We are in the midst of summer harvest season here on the farm.
The garden is exploding with tomatoes, peppers, squash, eggplant, onions, garlic, herbs,
beans, and so much more.
Every year at this time, I get several questions about what I do with all of this
Do I feeze?
Do I can?
Do I have enough vegetables to make it through the winter?
The answer is yes, and no.
We eat from our garden about 7 months of the year with very little supplementation.
Our meat is all grown locally and bought direct from the farmer.
Our eating habits have been a journey of sorts.
The more we read... the more we learn.
The more we learn... the more changes we make.
There are many things to consider when choosing to eat responsibly.
The first priority, to us, was health.
What is best for our health?
Second and almost equally important... sustainability.
What is best for the earth?
The third priority... cost.
There was a day when I might have thought that cost would be top priority.
And then I realized that you cannot put a price on good health.
So, years and years ago, as a young married gal, I started gardening...
raising what I could to supplement our grocery habits.
It doesn't take more than your first harvest to realize that what you grow is so much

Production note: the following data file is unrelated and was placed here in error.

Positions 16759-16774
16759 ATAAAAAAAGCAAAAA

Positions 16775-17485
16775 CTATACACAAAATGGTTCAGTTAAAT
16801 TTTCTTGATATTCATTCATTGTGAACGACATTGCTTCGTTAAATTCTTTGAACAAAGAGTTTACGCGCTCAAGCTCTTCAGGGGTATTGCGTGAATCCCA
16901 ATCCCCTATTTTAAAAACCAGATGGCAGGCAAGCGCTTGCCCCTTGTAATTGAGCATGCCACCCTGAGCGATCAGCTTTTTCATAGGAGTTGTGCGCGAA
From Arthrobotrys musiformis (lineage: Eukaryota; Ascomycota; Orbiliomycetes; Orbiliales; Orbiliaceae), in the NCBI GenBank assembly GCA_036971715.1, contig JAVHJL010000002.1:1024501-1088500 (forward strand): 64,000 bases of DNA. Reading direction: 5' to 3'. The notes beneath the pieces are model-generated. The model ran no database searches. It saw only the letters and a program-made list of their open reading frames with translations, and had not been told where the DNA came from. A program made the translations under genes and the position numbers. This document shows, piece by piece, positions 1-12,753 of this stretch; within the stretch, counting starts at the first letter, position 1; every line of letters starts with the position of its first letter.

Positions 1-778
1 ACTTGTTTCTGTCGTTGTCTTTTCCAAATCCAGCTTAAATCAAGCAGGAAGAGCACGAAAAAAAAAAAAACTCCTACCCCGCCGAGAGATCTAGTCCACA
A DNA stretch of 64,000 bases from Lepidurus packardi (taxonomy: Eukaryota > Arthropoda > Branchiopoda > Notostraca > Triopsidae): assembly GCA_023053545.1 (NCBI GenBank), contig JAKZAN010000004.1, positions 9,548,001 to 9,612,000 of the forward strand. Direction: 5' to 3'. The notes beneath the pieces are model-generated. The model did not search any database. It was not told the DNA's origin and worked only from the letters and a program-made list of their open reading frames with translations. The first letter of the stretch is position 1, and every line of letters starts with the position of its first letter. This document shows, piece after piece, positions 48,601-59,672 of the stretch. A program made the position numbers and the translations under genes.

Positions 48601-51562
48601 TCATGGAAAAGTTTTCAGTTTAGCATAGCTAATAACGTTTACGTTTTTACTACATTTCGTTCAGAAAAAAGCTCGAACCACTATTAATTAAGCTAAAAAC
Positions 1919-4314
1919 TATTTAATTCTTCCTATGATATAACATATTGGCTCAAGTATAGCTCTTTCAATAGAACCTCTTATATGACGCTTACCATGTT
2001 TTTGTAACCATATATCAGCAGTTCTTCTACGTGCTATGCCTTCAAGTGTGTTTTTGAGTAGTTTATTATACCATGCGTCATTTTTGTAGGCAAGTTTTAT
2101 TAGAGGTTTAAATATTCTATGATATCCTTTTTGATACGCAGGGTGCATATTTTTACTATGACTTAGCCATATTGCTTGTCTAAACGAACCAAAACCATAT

tastier than what you can buy.
There is nothing more delightful than a meal that was picked within hours of eating.
To me, every minute after a vegetable is picked it loses some of its energy...
so imagine, by the time a piece of produce is picked and packed and shipped halfway around the world...it has lost most of its vitality and remains an empty shell.
Not to mention the amount of energy that was expended in getting that produce halfway around the world.
(A great reason why buying local is of such importance!)
After reading about the unbridled use of pesticides, herbicides, and genetic modification in our current system of industrial farming and the potential health risks associated with long term consumption of theses chemicals,
we made a conscious decision to eat organic.
Local, organic is preferential... albeit sometimes difficult to find.
The solution? Plant it yourself.
The amazing thing about gardening is that it does not take a huge amount of space to plant
a garden that yields a huge amount of food.
It does take a bit of elbow grease and a lot of commitment, however.
But, again...the benefits are overwhelmingly wonderful!
(Especially at this time of year.)
So, now we've decided to plant this garden and it is exploding with food...
what do we do with it all?
Certainly, canning and freezing are a way to make summer's bounty last all year long.
However, I have become very picky about what vegetables I freeze and which I process in canning jars.
I must tell you that we eat a lot of plain, clean food....
salads and vegetables take up most of our plates.
Meat is eaten in small quantities...the recipes are our culinary adventures.
Pears and peaches, if we have more than we can consume get processed in canning jars
for later consumption. I know of no other way to keep pears with the exception of dehydrating.
Fruits, such as berries and peaches freeze very well and can be kept for future use in baking, smoothies, etc.
You already know that I make a lot of jams.
We eat jam every day... and I gift a lot of jam.